Peter Bogdanovich started his work in the entertainment industry as a film journalist before being taken under the wing of trailblazing director Roger Corman. Following their early collaborations, Bogdanovich went on to have a long and storied career as an auteur, directing over 30 projects during his lifetime.
Alongside Francis Ford Coppola, Martin Scorsese, and other influential directors, Bogdanovich was responsible for helping bring about a Hollywood renaissance that lasted from the late 1960s to the early 1980s. These are the best films he’ll be remembered for.
10 Saint Jack (1979) – 7.0
Set in early 1970s Singapore, Saint Jack chronicles the adventures of an American hustler who’s a small-time pimp with dreams of opening his own brothel. During his time there, Jack (Ben Gazzara) befriends a traveling accountant, interacts with the CIA, and is a target of the Chinese triad.
Upon its initial release, the movie was banned in Singapore for excessive nudity. In addition to Ben Gazzara (Road House), the film also featured performances from Denholm Elliot (Indiana Jones franchise) and George Lazenby (On Her Majesty’s Secret Service).
9 Mask (1985) – 7.2
Mask follows the life of Rocky Dennis (Eric Stoltz), a kid whose rare bone disorder enlarges his skull. His family, made up of his mother Rusty (Cher), her boyfriend Gar (Sam Elliot), and his grandparents, work every day to give Rocky a good life, knowing that he may not have that much time left.
The film was a box office hit and went on to garner Golden Globe nominations for Eric Stoltz and Cher. A big part of its success was that audiences believed the movie’s convincing prosthetics, leading Mask to win the award for Best Makeup and Hairstyling at the Oscars.
8 Targets (1968) – 7.4
Bogdonavich’s first credited feature film, Targets simultaneously interweaves two storylines, that of an elderly horror film star making one last appearance before their retirement, and a disturbed Vietnam War veteran on a shooting spree, culminating in a confrontation at a drive-in movie theater.
The film acts in part as an homage to Boris Karloff, the actor who plays the film star and famously played Frankenstein’s Monster throughout the 1930s. The other part of the storyline acts as a social commentary on veterans’ mental health and the state of gun control in America.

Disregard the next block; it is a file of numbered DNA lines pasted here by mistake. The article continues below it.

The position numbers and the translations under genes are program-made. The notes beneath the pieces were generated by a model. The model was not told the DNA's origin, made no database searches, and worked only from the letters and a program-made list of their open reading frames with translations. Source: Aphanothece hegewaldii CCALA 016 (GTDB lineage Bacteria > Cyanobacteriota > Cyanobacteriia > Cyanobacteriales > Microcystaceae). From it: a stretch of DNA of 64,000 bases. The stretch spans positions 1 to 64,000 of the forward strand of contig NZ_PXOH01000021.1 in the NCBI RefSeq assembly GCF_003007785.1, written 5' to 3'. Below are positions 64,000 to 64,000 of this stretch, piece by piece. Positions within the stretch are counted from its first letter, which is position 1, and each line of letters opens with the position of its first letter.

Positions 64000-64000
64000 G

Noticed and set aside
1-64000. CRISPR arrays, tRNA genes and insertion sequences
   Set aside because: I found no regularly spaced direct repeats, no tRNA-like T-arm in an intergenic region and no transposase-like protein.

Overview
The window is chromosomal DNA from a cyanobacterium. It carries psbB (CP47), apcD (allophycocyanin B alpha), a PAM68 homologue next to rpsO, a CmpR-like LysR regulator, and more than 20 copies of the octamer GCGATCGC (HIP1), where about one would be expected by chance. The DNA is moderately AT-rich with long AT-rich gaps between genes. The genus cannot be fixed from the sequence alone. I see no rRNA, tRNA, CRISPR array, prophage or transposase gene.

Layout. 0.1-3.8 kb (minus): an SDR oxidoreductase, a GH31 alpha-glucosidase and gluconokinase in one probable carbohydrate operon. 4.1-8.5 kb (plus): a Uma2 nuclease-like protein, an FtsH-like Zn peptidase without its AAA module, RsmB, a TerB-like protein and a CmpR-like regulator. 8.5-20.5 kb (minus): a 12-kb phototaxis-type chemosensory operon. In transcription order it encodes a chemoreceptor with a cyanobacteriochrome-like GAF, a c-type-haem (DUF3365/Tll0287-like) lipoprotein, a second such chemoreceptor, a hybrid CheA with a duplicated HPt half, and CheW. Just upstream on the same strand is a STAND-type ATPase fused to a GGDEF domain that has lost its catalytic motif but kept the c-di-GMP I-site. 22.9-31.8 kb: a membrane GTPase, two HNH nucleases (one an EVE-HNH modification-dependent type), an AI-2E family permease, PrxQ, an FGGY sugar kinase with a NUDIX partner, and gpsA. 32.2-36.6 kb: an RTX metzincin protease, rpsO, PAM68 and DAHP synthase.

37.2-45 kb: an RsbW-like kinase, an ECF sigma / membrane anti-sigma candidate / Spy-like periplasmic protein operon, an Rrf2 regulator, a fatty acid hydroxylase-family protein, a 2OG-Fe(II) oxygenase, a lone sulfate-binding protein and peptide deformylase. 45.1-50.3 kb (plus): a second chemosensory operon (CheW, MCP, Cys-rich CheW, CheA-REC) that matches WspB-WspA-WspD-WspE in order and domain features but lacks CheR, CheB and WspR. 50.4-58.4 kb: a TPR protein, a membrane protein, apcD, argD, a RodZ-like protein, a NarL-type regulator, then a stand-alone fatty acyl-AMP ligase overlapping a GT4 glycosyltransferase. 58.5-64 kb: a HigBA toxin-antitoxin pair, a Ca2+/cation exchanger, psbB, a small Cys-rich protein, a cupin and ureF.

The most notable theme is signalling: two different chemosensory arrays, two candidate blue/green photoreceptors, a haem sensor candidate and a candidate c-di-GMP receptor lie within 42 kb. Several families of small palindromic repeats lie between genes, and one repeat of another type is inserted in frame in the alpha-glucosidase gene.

7 The Great Buster: A Celebration (2018) – 7.5
The Great Buster: A Celebration is Bogdonavich’s final feature film, a documentary tracking the life and career of silent film star Buster Keaton, who was in some of the best Hollywood movies of the 1920s. Narrated by Bogdonavich, the film uses archival footage to display the impact Keaton had on Hollywood.
In addition to Bogdanovich’s narration, the film features interviews with Quentin Tarantino, Werner Herzog, and Carl Reiner, among others. The film won an award for Best Documentary on Cinema at the Venice Film Festival.
6 Noises Off (1992) – 7.5
An ensemble comedy, Noises Off is led by Michael Caine as Lloyd Fellowes, the head of a second-rate theatrical troupe bound for Broadway. The film opens with Fellowes trying to get everything under control during their dress rehearsal, to little success.
The rest of the cast includes Carol Burnett (Annie), Christopher Reeve (Superman), and John Ritter (Three’s Company) as eclectic members of the troupe, as well as the final film performance of Denholm Elliot in his second collaboration with Bogdanovich.
5 Directed By John Ford (1971) – 7.7
A documentary covering the life and films of the monolithic auteur, Directed By John Ford featured interviews with Henry Fonda, James Stewart, John Wayne, and the filmmaker himself.
Narrated by Orson Welles, one of the best directors of all time, the documentary was released in multiple versions, with a later version of Directed By John Ford filled with additional interviews from Clint Eastwood, Steven Spielberg, and Walter Hill.
4 What’s Up, Doc? (1972) – 7.7
One of Bogdanovich’s more commercially successful films, What’s Up, Doc? is a romantic comedy that’s plot is instigated by the mix-up of four identical plaid bags at a swanky San Francisco hotel. Hijinks ensue, as the owner of each bag tries and recovers it from the others.
Inspired by the Bugs Bunny cartoons that the title comes from, What’s Up, Doc? starred Barbara Streisand (A Star Is Born) and Ryan O’Neal (Barry Lyndon), and featured the film debut of Madeline Kahn (Blazing Saddles).
3 The Last Picture Show (1971) – 8.0
Taking place in Anarene, an oil town on the decline in northern Texas during 1951, The Last Picture Show follows a group of high school seniors dealing with the end of local establishments, relationships, and childhood, as they approach graduation.
The film was nominated for eight Oscars, winning two, and featured performances from Jeff Bridges (The Big Lebowski), Cybil Shepard (Taxi Driver), Ellen Burstyn (Requiem For A Dream), and Cloris Leachman (Young Frankenstein).
2 Paper Moon (1973) – 8.1
Against the backdrop of the Great Depression, Paper Moon is the story of a con man who finds himself accompanying a young girl who may or may not be his daughter to Saint Joseph, Missouri. Despite the odds, the two form an unlikely bond.
Led by the father-daughter duo Ryan and Tatum O’Neal, the film was nominated for four Oscars, with Tatum winning Best Actress in a Supporting Role, thereby becoming the youngest actor ever to win an Oscar.
1 Runnin’ Down A Dream (2007) – 8.6
Examining the history of Tom Petty and the Heartbreakers, the expansive four-hour documentary, Runnin’ Down A Dream, tracks the band from its inception up to its 30th anniversary.
In addition to footage of the band, the film includes interviews with George Harrison, Eddie Vedder, Dave Grohl, and Rick Rubin. Runnin’ Down A Dream was unanimously well-received by critics and won a Grammy for Best Music Film.
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